On June 29, 2012, I posted “Future Heroes of Humanity and Heroes of Japan,” advocating just the sort of massive asset purchases the Bank of Japan has undertaken. Although I now think that using deep negative interest rates after eliminating the zero lower bound is a far superior policy, I am still interested to see how well massive quantitative easing has worked.
Japan’s GDP shrank by .4% in the 2d quarter of 2015. It is now slightly below the level it had in the first quarter of 2008, although with the shrinking of the Japanese population, per capita GDP is up about 1% since the first quarter of 2008. Overall, Japan has managed to clamber back up from blows of the Great Recession, but can it achieve sustained, robust economic growth?
Japan's Real GDP
The remarkable Japanese election in December 2012 put Prime Minister Shinzo Abe in charge, and induced a major change in monetary policy, as the Bank of Japan under Governor Haruhiko Kuroda embarked on a program of quantitative easing on steroids, committing to buying bonds and other securities equal in value to over half of GDP every year.
Prices of Key Components of Japan’s GDP
“Abenomics” seems to have had an effect. One of the key objectives for monetary policy has been to turn deflation into inflation of 2%. The quarter before Abe’s election was the low point for prices. Since the third quarter of 2012, consumption prices (blue), house construction prices (red) and business investment prices (green) have been on an upward track. Both the consumption prices and residential investment prices have a big jump up between the first and second quarter of 2014 due to Japan’s big sales tax increase. That jump due to the sales tax increase says nothing about whether or not monetary policy is working, so the upward trend in consumption prices is quite unimpressive. But because business spending is exempt from sales taxes, the business investment prices are unaffected by the sales tax increase; business investment prices show a steady increase since Abe was elected.
The steady increase in business investment prices, and volatile upward trend of house construction prices are important because the reason Japan wants to have more inflation is that when businesses build a factor or buy a machine, or someone builds a house, they are comparing the interest rate they have to pay to how fast the value of their investment or house will go up with time—of which inflation is an important component. And the price trends that matter for such investment decisions are the price trends for residential investment and business investment. (Indeed, Bob Barsky, Chris Boehm, Chris House and I have an early stage working paper arguing that for this reason central banks should pay much more attention to investment goods prices than they do.)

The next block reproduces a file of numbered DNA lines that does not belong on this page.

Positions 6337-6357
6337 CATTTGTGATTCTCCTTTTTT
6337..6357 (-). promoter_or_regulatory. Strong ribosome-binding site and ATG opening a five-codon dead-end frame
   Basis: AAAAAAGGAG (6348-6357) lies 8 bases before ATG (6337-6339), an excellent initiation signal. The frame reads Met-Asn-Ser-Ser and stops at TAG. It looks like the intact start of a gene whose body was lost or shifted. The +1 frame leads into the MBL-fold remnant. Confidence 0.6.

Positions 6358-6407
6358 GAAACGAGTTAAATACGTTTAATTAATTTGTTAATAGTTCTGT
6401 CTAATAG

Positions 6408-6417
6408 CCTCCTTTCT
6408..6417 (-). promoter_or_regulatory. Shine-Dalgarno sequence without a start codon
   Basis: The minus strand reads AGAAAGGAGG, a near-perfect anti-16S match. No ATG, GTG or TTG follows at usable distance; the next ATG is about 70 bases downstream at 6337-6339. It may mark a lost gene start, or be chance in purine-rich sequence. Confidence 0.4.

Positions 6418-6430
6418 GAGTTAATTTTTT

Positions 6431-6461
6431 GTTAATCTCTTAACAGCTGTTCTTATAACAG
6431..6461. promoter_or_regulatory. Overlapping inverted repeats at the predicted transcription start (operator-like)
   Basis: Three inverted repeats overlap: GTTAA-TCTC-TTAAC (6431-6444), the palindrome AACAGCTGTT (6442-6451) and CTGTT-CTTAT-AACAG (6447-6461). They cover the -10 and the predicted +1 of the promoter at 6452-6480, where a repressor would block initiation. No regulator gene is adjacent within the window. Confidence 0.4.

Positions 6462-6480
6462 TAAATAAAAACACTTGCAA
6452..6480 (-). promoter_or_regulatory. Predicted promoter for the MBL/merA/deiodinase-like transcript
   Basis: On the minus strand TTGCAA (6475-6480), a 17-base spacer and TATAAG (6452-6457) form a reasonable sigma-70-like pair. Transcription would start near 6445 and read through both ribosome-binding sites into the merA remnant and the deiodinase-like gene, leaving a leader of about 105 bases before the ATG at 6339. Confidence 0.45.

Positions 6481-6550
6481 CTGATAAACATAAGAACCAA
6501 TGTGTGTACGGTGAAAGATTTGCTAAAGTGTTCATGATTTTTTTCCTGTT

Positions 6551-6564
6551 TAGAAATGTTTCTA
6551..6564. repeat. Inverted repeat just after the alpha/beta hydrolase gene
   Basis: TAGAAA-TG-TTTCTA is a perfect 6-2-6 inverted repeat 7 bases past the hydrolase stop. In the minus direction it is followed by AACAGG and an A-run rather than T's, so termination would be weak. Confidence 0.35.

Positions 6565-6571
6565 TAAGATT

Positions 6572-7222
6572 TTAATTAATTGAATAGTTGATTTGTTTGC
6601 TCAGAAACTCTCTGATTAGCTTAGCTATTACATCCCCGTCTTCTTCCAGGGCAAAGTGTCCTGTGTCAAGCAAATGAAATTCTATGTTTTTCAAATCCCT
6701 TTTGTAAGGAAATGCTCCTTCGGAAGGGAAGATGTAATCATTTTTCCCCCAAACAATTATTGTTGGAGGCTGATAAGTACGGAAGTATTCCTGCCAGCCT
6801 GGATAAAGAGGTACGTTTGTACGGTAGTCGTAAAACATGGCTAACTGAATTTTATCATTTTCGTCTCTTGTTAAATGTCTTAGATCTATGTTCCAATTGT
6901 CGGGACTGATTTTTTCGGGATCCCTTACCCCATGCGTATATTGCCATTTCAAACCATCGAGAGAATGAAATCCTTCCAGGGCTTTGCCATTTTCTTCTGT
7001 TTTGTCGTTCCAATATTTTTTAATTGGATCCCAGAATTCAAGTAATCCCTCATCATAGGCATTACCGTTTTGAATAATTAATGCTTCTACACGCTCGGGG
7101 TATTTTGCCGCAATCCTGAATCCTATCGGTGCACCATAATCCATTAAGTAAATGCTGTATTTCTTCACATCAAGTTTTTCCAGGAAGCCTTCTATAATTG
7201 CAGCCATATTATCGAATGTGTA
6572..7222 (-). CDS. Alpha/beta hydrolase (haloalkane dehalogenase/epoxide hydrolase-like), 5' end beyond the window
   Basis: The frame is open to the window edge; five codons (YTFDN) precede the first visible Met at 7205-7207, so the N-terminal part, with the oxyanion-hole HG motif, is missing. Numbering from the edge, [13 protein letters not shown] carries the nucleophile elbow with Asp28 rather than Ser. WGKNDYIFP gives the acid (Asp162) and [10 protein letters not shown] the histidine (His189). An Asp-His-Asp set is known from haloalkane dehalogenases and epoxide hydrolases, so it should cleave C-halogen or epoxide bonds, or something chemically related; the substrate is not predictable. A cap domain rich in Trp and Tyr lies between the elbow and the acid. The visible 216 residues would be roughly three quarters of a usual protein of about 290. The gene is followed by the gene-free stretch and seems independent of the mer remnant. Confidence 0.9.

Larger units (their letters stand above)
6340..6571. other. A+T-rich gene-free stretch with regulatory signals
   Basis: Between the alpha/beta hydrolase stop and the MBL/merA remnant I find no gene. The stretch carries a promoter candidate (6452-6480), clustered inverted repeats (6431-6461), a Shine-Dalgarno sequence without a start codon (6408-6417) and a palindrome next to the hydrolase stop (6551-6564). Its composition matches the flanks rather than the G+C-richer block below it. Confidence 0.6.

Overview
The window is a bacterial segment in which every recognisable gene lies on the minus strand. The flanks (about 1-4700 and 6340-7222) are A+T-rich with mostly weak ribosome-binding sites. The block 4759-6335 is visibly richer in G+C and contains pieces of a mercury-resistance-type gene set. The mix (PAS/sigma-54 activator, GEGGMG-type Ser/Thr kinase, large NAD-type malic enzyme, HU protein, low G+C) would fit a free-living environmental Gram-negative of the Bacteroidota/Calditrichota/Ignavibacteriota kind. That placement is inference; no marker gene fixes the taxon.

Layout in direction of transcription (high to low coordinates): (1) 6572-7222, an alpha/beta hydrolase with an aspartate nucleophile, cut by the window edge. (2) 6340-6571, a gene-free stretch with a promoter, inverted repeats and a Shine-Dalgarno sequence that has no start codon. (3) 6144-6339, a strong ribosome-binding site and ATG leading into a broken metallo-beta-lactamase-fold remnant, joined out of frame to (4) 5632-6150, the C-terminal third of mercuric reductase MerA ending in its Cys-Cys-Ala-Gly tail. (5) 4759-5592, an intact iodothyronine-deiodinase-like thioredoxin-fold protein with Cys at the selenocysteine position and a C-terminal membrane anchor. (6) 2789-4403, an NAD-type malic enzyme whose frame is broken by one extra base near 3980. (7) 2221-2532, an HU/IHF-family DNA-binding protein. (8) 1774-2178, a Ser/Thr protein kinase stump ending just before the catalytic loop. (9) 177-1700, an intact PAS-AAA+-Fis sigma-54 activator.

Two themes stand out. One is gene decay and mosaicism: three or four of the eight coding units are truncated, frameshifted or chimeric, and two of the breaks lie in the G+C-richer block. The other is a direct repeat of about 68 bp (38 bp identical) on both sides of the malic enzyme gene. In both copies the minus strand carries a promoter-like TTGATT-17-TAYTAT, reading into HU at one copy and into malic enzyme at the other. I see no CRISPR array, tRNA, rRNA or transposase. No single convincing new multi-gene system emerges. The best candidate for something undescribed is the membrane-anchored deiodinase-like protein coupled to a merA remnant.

One way of seeing how well Japan has turned around its price trends is look at Japanese inflation compared to US inflation. In the graph below, a flat line would mean that Japanese inflation was equal to US inflation. Even after correcting for the sales tax increase, since Prime Minister Abe’s election late in 2012, inflation for consumption and business investment don’t look that different in Japan than in the US, and the lower inflation for residential investment reflects relatively high inflation for that component of GDP in the US rather than a lack of inflation in Japan.
Japanese Price Trends Compared to US Price Trends
Japan’s Performance is Still Substandard. So far, this sounds like a rosy picture. But it isn’t. A stagnant economy is a bad outcome. And even if Japan’s current inflation trends continue, they still don’t make a zero interest rate low enough in comparison to set off the investment boom that is needed to jump-start the Japanese economy. After all, the US inflation statistics used as a point of reference for Japan’s above don’t give the Fed that much room to maneuver under current policy parameters either.
How Japan Can Get Out of Its Bind. What Japan needs is an even more dramatic shift in its monetary policy: deep negative interest rates.
In a recent Quartz column, I talk about the growing acceptance of the idea that the so-called “zero lower bound” or “effective lower bound” on interest rates can be eliminated. In particular, a time-varying paper currency deposit fee on net deposits at the cash window of a central bank can make it possible to cut interest rates as low as needed, without having to worry about people hoarding paper currency. The secret is that the central bank is promising to convert money in the bank into more and more paper currency in the future—at a more than 1-for-1 exchange rate, so storing cash is a worse deal than taking a negative interest rate in the bank but then being able to convert those funds into cash at a favorable exchange rate in the future. If interest rates later turn positive, this process can be reversed, or if necessary, it can go on indefinitely. I have personally visited central banks all over the world explaining such an approach, and take care to explain to central bank staffers and decision-makers how smoothly this can work.
When I visited the Bank of Japan in June 2013 to explain how to eliminate the zero lower bound on interest rates and use deep negative rates to revive the Japanese economy, the Bank of Japan wasn’t ready. Given the partial success that they have had with massive quantitative easing, and the dramatic election results it took to get to that far, I still don’t think don’t think the Bank of Japan is ready for deep negative interest rates. But that is the first step on Japan’s road back to a vibrant economy.